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Boobook38 | PatrickCampbell | BLSHTwo | CarbonAI | BrianHerps
Australian legless-lizards belong to the family of Pygopodidae which contain 44 species belonging to seven genera: Aprasia, Delma, Lialis, Ophidiocephasus, Paradelma, Pletholax and Pygopus. All are endemic to Australia, except the two species of Lialis, which also occur in New Guinea, one of which is endemic to that island. Pygopodids are not strictly legless since although they lack forelimbs, they possess hind limbs which are greatly reduced to small digitless flaps, hence the often used common names of ‘flap-footed lizards’ or ‘scaly-foot’. The pygpodids are considered an advanced evolutionary branch (clade) of Gecko (Gekkota). Some skinks are also legless.
A common question is how do legless-lizards and snakes differ? In reality legless-lizards and snakes are superficially similar in appearance and behaviour but otherwise have little in common. Snakes have fork tongues (as do monitors) used for sensing the smell of prey whereas legless-lizards have no such apparatus. Legless-lizards have fleshy tongues like most other lizards and like geckos, to whom they are related, can use their tongue to wipe their eyes. Snakes cannot hear but sense vibrations by other animals (prey and predators) nearby. Legless-lizards have ears and can hear. Snakes cannot vocalise but legless-lizards can squeal - this is something they share with geckos who are known for their many and varied calls. Legless-lizards have inflexible jaws and can only eat smaller prey. Snakes can ‘unlock’ their jaws and shallow prey that is much larger. The movement of snakes and legless lizards differ - snakes can push easily along the ground where legless lizards have a side-to-side movement and are much more restricted in their movement (making them more vulnerable). Snakes have short tails and legless-lizards long tails. Snake tails (measured from the snake’s vent to the tip of the tail) are less than ten percent of the length of the body, whereas legless-lizards’s tails may be up to 170 percent of body length, and legless-lizards can also drop their tails if threatened.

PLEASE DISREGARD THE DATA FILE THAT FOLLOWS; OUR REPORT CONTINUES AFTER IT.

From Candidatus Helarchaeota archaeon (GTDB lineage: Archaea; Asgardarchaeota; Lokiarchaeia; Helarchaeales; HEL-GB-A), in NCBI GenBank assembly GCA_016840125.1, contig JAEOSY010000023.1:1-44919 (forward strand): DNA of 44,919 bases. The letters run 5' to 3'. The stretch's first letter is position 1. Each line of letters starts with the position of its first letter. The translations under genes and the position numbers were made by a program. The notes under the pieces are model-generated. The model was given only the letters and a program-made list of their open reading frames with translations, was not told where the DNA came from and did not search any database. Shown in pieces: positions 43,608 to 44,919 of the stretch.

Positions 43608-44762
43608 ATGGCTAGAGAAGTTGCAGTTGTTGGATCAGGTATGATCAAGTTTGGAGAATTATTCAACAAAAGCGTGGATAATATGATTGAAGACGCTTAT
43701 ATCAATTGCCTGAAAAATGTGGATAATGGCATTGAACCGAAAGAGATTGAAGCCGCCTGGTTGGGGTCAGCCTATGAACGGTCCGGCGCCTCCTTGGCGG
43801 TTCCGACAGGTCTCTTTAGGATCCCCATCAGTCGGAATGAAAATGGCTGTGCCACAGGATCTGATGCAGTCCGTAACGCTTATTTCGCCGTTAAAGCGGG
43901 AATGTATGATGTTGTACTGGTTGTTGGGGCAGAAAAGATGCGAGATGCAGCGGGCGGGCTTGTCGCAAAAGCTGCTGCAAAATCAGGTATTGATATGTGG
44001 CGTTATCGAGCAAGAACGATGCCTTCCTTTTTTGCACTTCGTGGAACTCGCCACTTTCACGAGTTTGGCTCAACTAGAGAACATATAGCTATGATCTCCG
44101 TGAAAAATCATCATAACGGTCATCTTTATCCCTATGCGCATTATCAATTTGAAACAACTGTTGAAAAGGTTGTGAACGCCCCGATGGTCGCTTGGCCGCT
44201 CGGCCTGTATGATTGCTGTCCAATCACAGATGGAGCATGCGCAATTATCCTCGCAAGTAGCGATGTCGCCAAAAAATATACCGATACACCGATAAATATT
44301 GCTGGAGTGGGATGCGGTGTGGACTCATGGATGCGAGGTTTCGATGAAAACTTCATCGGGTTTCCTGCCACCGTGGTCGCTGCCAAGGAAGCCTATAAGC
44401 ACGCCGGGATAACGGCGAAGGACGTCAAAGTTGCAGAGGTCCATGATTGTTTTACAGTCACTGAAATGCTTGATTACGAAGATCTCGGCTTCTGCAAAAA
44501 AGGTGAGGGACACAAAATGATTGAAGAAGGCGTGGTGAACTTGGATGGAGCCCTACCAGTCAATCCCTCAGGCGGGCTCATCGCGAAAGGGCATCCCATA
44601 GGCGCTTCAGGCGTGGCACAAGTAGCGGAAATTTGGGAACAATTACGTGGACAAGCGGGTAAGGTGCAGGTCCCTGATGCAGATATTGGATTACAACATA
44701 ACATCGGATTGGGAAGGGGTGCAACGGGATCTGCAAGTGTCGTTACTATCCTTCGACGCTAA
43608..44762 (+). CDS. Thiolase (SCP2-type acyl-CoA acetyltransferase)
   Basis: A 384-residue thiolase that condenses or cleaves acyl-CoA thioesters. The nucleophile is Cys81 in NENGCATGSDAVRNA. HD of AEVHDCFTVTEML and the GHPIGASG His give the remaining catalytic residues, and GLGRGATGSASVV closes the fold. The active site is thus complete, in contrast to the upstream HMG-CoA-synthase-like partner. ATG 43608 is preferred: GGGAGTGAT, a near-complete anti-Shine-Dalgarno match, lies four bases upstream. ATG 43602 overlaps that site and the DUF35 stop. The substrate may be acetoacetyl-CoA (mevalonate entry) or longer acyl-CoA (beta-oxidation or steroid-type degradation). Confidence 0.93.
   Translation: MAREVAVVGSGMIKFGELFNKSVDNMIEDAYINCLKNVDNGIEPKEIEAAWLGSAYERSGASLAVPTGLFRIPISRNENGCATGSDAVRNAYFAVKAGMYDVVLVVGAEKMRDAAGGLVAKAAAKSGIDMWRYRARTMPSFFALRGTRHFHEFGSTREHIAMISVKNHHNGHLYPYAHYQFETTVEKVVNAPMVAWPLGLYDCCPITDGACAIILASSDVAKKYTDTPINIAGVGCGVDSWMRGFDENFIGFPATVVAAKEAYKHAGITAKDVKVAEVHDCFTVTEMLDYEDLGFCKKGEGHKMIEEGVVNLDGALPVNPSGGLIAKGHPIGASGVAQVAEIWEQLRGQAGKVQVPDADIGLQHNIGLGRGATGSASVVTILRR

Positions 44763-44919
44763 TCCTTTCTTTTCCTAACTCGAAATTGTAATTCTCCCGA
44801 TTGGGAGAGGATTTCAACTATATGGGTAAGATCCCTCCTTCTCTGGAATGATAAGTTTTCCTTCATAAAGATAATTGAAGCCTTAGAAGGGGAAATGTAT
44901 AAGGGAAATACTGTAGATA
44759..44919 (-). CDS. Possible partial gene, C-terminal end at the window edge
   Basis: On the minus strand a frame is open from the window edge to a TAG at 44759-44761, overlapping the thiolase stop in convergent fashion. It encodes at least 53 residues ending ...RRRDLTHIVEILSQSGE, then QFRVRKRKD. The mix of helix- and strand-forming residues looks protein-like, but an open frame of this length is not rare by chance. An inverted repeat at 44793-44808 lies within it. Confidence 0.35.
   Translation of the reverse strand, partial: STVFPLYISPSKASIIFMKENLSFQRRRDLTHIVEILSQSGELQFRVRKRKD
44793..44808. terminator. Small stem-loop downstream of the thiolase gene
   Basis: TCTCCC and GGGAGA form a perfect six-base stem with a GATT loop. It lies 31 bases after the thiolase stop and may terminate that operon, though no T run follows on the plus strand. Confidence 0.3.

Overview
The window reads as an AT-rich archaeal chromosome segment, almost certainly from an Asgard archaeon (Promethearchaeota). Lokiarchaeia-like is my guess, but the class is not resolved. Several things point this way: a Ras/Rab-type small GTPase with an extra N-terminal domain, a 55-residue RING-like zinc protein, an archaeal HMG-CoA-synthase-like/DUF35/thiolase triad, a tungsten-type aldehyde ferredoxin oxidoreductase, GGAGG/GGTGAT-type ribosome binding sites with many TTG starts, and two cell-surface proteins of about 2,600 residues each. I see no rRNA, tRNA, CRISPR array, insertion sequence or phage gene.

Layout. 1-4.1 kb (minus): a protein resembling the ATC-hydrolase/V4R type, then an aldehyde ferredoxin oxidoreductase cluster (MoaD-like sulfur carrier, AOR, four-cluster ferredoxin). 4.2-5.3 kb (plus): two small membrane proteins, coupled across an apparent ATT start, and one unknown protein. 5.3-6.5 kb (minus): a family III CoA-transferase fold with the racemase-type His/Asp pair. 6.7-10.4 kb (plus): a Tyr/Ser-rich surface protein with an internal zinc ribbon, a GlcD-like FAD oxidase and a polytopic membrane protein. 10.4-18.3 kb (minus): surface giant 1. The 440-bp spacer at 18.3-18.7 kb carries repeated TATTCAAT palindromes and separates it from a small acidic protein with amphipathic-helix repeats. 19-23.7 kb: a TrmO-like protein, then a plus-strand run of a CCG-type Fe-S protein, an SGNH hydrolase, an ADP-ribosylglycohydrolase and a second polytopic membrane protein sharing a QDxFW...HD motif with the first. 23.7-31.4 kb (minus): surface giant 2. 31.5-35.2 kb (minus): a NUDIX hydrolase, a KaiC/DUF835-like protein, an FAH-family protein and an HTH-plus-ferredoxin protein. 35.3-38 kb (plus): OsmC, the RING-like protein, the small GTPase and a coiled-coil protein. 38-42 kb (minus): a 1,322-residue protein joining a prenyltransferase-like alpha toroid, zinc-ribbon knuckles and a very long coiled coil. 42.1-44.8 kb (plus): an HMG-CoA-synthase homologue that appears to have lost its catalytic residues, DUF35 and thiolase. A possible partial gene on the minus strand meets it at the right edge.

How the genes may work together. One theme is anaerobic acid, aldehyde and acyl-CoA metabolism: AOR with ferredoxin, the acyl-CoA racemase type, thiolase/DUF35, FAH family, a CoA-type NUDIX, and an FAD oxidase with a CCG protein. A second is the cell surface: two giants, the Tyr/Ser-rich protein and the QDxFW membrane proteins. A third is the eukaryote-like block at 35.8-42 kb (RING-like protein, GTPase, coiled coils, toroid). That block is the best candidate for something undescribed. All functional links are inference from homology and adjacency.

A standard measurement in the description of reptiles is the snout-vent length (SVL) which is measured from the tip of the nose (snout) to the anus (vent), and excludes the tail. This is helpful in describing legless-lizards as regenerated tails are rarely as long as the original tails.
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